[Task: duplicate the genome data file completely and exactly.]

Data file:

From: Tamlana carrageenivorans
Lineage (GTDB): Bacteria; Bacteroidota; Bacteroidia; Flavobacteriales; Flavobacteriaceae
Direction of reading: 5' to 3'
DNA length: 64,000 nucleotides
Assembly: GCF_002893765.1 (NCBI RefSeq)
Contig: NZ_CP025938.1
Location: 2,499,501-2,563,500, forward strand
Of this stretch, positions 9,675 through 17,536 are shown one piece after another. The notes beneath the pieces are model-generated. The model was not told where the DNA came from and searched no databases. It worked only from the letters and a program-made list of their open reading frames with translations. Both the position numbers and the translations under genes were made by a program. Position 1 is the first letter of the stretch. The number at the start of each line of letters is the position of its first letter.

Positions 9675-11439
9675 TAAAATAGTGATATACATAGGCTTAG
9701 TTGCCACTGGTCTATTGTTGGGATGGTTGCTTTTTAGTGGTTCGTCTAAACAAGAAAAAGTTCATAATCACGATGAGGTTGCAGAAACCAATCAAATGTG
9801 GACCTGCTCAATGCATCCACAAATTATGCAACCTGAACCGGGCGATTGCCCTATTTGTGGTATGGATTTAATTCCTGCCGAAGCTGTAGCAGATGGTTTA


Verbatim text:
From: Tamlana carrageenivorans
Lineage (GTDB): Bacteria; Bacteroidota; Bacteroidia; Flavobacteriales; Flavobacteriaceae
Direction of reading: 5' to 3'
DNA length: 64,000 nucleotides
Assembly: GCF_002893765.1 (NCBI RefSeq)
Contig: NZ_CP025938.1
Location: 2,499,501-2,563,500, forward strand
Of this stretch, positions 9,675 through 17,536 are shown one piece after another. The notes beneath the pieces are model-generated. The model was not told where the DNA came from and searched no databases. It worked only from the letters and a program-made list of their open reading frames with translations. Both the position numbers and the translations under genes were made by a program. Position 1 is the first letter of the stretch. The number at the start of each line of letters is the position of its first letter.

Positions 9675-11439
9675 TAAAATAGTGATATACATAGGCTTAG
9701 TTGCCACTGGTCTATTGTTGGGATGGTTGCTTTTTAGTGGTTCGTCTAAACAAGAAAAAGTTCATAATCACGATGAGGTTGCAGAAACCAATCAAATGTG
9801 GACCTGCTCAATGCATCCACAAATTATGCAACCTGAACCGGGCGATTGCCCTATTTGTGGTATGGATTTAATTCCTGCCGAAGCTGTAGCAGATGGTTTA